The way this all works: Those interested register on the World Community Grid and download the 40MB bit of screen-saver-like software that allows the project to tap into the processor. After it is installed, a model of a type of molecule is then sent to the computer; when the screen saver comes on, the software automatically runs an analysis on the model to determine if it has the properties needed to be included in the construction of the polymer plastic.
Millions of molecules need to be analyzed-one at a time. That's why it's so time-consuming to do it in one location.
"When you're working on the machine, none of the power is used [for the project]," Aspuru-Guzik said. "It's only when the machine is idle that the software turns on and starts the calculations."
Project Can Cut Research Time from 22 to 2 Years
Using volunteers' computers in the grid to run these numerous calculations can shorten a project that would normally take about 20 to 22 years to just two years, Aspuru-Guzik said.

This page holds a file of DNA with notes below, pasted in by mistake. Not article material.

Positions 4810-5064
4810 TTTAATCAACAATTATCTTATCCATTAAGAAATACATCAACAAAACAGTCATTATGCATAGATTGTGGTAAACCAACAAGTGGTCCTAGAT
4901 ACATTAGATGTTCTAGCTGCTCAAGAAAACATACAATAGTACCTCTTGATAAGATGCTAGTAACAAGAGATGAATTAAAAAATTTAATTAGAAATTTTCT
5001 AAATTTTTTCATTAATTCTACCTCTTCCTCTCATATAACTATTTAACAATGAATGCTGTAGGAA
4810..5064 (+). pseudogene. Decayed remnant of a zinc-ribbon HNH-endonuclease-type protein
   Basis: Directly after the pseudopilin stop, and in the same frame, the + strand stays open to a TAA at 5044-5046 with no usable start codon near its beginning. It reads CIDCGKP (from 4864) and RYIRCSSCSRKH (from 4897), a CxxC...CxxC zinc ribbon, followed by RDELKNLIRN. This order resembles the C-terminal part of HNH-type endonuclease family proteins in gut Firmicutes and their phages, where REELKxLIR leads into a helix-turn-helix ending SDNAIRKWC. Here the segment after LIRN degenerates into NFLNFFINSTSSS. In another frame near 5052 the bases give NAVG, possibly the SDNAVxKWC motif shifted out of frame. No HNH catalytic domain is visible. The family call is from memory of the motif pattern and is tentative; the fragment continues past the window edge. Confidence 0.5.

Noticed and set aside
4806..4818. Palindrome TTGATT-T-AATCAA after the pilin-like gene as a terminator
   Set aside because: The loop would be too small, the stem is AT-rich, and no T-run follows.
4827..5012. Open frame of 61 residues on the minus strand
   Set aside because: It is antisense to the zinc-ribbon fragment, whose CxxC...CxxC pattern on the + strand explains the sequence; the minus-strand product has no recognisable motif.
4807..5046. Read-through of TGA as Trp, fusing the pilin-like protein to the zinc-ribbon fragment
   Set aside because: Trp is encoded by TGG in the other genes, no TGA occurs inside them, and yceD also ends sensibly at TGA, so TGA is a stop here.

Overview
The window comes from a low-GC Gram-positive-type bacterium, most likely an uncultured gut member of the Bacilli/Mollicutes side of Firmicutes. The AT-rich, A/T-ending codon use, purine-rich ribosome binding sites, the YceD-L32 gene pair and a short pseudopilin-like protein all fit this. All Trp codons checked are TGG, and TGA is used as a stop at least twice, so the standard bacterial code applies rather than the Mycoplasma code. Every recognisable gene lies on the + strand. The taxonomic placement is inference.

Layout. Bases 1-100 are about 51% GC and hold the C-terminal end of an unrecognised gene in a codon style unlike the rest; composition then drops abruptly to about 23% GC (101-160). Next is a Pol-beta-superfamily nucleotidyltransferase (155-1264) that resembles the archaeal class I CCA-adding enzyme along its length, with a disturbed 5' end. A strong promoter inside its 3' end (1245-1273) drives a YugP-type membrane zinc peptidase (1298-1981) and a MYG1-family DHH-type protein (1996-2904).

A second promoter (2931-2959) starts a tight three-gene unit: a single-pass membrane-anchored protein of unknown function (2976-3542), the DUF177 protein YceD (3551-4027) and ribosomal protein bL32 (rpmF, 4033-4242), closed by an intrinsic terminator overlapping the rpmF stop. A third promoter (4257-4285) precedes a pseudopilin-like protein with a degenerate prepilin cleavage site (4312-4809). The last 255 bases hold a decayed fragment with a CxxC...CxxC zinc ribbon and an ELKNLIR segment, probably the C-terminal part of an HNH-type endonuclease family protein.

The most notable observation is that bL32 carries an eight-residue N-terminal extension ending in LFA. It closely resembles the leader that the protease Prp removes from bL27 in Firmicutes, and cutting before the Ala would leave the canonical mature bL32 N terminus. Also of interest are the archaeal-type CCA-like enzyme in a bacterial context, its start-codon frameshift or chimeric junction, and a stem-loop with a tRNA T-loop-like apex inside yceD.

The IBM World Community Grid currently has about 1 million computers linked to it. IBM created the network a couple of years ago; it might eventually be considered to be among the top 10 most powerful supercomputers in the world, thanks to its sheer size and scope.
IBM, naturally, includes security software to protect the participants' computers.
"It's a way for people that have computers to do some good for the world," IBM engineer Joe Jasinski said.
Aspuru-Guzik said that about seven volunteers signed up on the first day. "We hadn't even announced it yet," he said.
The Clean Energy Project is the 11th project to run on the World Community Grid and is one of six active projects currently running.
"We are not asking people to change their habits when using their computer," IBM Vice President of Global Community Initiatives Robin Willner told me. "We've packaged up these services into a mashup of sorts, and it's very safe and secure. And the benefits to the user are wonderful."